Muqtada al-Ṣadr and his Shia militia engaged in ferocious fighting with American forces during the Iraq War. Now, the Shiite strong man is back in the spotlight and threatening to escalate tensions between the Sunni and Shia populations as Iraq struggles to thwart an insurgency of Sunni fighters, experts say.
Militants of the Islamic State in Iraq and Levant have spilled over the Syrian border into Iraq and captured several northern and western cities -- along with the attention of the rest of the world -- and now threaten to topple Baghdad.
The Iraqi Army remains in disarray, awaiting assistance from the U.S. in the form of military advisors. About 90 special operations troops have arrived in Baghdad, where they will join some 40 others attached to the U.S. Embassy in Baghdad to establish assessment teams and a joint operations center with Iraqi forces, Pentagon Press Secretary Navy Rear Adm. John Kirby said June 24.
They are the first of what could be up to 300 U.S. military advisors President Barack Obama has ordered to the country to assess the cohesiveness of Iraqi security forces and the threat posed by advancing ISIL insurgents.
Meanwhile, thousands of Iraqi Shia militiamen are vowing to oppose the advance of ISIL forces, also known as Islamic State in Iraq and Syria. And now that Sadr has come back in the public eye, many fear the resurgence of his followers known as the Mahdi army.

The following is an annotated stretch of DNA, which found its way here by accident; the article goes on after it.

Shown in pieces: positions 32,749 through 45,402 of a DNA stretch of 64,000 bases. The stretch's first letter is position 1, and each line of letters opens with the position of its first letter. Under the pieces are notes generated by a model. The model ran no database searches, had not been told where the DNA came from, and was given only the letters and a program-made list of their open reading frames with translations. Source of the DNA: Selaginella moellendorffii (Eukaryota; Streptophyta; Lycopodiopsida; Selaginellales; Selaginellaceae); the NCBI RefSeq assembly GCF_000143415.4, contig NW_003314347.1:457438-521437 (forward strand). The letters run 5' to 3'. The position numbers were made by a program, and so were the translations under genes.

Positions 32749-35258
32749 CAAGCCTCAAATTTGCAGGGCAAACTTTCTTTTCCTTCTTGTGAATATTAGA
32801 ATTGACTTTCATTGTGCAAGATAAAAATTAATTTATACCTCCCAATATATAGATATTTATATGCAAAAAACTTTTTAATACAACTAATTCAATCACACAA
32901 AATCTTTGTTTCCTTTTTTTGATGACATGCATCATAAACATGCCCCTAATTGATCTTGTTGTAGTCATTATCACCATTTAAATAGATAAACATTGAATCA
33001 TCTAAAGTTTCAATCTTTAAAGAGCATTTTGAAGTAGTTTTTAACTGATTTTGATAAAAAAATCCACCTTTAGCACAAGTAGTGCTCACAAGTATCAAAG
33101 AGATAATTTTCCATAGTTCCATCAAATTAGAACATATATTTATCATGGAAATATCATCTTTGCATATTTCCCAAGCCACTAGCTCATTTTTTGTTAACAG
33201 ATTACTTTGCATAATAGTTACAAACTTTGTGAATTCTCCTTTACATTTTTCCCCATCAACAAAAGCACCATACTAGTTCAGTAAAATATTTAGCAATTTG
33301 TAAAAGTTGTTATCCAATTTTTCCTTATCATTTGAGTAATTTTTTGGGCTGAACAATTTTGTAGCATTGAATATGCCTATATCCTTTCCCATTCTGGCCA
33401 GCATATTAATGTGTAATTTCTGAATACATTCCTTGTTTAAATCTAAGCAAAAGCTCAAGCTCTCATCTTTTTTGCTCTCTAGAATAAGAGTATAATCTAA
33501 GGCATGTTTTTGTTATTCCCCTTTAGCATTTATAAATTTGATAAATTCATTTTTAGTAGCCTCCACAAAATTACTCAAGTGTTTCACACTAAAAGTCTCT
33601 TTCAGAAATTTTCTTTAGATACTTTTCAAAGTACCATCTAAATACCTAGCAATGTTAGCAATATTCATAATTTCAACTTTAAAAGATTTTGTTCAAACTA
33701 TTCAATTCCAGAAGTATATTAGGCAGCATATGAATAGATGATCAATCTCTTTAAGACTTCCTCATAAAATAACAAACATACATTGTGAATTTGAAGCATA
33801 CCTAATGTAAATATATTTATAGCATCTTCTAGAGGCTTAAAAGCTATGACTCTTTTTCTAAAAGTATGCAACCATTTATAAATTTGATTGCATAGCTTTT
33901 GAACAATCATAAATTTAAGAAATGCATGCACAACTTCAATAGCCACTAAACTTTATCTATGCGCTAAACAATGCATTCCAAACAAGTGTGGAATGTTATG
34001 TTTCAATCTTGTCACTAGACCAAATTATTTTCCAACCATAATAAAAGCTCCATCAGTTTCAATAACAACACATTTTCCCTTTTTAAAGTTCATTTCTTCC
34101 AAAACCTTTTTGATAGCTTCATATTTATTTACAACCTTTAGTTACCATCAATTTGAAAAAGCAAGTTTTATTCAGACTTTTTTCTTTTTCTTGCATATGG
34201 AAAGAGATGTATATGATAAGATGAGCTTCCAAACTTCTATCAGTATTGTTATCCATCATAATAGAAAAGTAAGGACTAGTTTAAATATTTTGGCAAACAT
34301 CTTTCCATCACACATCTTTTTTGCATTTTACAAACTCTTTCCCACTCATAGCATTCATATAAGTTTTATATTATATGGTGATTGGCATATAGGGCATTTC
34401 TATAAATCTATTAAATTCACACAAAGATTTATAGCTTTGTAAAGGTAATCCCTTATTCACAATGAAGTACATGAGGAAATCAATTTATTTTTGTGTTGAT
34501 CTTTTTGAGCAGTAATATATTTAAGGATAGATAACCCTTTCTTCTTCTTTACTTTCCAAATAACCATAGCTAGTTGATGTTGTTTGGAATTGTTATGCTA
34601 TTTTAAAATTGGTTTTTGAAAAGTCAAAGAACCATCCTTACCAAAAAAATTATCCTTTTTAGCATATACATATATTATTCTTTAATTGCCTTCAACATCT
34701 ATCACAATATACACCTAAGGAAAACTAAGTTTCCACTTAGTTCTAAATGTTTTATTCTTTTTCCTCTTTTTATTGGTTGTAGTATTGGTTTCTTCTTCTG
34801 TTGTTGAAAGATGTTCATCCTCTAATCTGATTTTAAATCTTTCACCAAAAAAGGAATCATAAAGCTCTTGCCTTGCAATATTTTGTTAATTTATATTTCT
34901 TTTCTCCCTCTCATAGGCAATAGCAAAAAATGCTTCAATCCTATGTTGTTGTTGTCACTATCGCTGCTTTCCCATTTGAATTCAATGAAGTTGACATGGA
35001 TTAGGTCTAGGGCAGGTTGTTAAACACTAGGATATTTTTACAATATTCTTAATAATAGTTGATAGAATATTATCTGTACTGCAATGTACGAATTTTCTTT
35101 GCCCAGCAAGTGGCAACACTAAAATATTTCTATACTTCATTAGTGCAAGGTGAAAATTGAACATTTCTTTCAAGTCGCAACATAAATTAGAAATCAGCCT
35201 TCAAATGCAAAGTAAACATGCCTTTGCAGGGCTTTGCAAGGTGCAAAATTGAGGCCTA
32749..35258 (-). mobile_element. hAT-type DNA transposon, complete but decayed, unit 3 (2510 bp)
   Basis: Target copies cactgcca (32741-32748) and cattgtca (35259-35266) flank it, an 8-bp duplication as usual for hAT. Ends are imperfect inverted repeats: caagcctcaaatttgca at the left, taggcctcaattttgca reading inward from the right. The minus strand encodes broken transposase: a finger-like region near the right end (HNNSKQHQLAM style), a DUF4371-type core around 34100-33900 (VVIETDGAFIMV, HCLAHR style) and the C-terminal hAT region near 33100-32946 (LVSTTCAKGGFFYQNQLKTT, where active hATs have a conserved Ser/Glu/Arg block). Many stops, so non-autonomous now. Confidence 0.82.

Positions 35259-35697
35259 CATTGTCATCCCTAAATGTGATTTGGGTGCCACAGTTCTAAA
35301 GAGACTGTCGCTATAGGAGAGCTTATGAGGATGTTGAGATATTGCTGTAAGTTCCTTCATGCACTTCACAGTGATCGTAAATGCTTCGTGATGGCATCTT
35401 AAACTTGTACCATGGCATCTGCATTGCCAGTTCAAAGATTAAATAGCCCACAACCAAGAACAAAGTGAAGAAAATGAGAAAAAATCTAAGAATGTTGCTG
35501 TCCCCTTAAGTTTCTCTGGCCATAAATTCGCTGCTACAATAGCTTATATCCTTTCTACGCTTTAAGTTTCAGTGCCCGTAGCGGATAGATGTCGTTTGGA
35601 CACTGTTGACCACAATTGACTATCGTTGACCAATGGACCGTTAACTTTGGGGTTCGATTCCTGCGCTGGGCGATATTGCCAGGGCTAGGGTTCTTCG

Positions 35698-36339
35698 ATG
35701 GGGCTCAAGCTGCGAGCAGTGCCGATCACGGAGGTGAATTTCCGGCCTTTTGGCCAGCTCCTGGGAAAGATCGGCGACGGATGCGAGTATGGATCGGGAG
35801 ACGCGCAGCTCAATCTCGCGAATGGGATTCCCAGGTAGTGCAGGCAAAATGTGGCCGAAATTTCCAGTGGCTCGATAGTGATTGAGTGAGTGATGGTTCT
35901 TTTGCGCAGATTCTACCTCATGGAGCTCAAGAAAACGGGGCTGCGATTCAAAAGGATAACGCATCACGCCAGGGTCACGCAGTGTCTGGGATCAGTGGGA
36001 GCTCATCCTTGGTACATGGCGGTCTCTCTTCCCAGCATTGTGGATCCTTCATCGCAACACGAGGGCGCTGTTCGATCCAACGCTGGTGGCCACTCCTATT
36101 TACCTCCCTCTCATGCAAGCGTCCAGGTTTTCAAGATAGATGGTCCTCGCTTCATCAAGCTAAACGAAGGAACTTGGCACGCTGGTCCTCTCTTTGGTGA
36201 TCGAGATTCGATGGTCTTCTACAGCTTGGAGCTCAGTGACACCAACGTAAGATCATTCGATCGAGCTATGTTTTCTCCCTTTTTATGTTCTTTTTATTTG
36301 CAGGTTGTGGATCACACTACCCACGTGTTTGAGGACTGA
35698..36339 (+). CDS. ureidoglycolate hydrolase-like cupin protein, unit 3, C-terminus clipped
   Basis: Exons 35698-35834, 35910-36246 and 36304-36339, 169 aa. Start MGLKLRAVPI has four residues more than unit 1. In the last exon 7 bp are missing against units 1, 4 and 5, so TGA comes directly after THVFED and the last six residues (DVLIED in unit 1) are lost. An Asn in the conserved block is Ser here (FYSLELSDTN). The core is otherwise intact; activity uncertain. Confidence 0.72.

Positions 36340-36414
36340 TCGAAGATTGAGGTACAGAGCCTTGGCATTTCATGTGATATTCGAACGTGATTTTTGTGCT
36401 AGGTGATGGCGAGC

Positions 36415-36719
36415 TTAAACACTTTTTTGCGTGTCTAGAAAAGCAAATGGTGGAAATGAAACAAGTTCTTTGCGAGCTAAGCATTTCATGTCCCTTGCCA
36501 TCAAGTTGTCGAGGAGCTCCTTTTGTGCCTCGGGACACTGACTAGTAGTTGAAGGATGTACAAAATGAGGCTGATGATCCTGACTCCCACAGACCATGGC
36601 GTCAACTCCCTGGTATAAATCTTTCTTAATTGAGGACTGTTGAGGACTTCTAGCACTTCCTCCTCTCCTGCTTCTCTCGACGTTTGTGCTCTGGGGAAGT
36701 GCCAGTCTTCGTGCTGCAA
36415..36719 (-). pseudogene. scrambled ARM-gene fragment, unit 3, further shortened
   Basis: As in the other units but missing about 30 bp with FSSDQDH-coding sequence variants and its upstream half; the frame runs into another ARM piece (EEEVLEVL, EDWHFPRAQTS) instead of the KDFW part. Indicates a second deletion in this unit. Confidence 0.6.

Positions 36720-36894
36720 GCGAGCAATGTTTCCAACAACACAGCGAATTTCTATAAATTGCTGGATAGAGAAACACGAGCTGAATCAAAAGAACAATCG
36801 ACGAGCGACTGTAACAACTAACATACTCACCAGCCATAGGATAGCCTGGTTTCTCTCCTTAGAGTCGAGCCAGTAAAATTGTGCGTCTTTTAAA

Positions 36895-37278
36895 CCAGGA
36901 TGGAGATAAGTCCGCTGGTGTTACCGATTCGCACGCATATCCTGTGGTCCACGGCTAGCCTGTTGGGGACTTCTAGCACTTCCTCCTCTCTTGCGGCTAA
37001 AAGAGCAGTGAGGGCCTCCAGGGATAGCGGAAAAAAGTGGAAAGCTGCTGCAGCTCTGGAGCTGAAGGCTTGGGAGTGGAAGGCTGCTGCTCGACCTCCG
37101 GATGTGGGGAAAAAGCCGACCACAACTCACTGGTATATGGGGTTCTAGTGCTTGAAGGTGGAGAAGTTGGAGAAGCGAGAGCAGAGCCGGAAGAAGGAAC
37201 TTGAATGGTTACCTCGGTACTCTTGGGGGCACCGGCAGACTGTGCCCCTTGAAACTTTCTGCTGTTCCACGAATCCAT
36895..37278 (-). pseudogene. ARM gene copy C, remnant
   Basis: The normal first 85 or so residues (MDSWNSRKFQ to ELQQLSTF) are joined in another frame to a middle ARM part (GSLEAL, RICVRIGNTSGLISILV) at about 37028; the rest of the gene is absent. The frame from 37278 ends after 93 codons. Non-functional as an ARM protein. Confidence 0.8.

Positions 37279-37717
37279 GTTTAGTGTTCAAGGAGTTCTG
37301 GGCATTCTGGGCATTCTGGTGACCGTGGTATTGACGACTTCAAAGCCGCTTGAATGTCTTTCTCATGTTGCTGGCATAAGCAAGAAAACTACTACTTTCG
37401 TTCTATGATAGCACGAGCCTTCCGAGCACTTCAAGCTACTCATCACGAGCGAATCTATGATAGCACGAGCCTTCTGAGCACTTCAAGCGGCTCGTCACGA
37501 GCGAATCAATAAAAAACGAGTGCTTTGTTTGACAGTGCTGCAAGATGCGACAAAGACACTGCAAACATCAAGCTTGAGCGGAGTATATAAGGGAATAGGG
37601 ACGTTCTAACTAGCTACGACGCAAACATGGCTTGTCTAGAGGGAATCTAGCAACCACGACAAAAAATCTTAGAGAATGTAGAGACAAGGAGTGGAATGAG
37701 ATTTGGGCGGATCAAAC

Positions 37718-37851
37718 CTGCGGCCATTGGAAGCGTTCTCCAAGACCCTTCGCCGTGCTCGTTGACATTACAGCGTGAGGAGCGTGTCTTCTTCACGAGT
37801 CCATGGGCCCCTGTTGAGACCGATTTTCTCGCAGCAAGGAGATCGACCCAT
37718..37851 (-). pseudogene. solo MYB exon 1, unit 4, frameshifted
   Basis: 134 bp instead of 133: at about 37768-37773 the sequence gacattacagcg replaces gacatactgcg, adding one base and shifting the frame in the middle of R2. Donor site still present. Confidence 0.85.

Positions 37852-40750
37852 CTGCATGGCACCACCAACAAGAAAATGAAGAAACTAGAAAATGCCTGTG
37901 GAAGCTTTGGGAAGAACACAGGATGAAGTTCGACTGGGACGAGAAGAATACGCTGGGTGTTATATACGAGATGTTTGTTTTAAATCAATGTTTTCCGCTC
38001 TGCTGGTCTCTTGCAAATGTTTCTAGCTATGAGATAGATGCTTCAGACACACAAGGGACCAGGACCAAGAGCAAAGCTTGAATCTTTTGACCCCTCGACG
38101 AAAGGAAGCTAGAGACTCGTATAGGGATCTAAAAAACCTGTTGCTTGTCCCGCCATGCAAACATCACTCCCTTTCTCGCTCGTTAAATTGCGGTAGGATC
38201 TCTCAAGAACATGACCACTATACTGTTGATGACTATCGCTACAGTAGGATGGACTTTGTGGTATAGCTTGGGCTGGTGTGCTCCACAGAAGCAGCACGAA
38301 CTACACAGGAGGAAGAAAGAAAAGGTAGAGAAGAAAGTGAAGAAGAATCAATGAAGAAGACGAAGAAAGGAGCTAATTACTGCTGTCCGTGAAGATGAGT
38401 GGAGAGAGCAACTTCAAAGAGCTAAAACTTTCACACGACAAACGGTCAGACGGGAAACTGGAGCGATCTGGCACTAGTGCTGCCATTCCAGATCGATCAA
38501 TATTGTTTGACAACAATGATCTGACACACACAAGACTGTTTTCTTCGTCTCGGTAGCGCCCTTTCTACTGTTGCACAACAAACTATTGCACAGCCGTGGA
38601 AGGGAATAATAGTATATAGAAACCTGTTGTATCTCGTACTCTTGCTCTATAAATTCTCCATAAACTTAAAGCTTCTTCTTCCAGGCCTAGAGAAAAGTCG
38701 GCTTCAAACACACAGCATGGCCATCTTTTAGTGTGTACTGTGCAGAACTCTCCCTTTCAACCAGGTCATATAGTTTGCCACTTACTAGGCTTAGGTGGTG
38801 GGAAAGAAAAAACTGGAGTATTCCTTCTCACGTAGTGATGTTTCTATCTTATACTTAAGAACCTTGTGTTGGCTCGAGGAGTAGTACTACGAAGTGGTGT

At its strongest, Sadr's Mahdi army once numbered about 60,000 fighters that fought American forces in cities such as Baghdad and Najaf.
"They were a potent force," Colin Kahl, senior fellow and director of Middle East Security Program at the Center for a New American Security, told reporters at a June 25 round-table discussion. "They opposed the United States occupation of Iraq."
Some of the fiercest fighting with the Mahdi army occurred in Najaf and involved units from the Marine Corps' 11th Marine Expeditionary Unit and the U.S. Army's 1st Armored, 1st Infantry and 1st Cavalry Divisions in 2004. Fighting with Sadr's forces broke out again in Najaf in 2007 and involved the elements from the Army's 3rd Stryker Brigade Combat Team and the 2nd Infantry Division.
Sadr's entrance into the current Sunni-Shia conflict could have the effect of tossing a lighted match into a pool of gasoline, experts maintain.
"I think we are in a race against time here," Kahl said. "The momentum of ISIS will be reversed by Iraqi security forces and U.S. advisors or Shia politicians like Sadr will take matters into their own hands and unleash their followers to engage in the nasty business of rolling back ISIS fighters, which could involve a lot of sectarian cleansing and other things that were quite terrible in the 2006-2007 period."
-- Matthew Cox can be reached at Matthew.Cox@monster.com.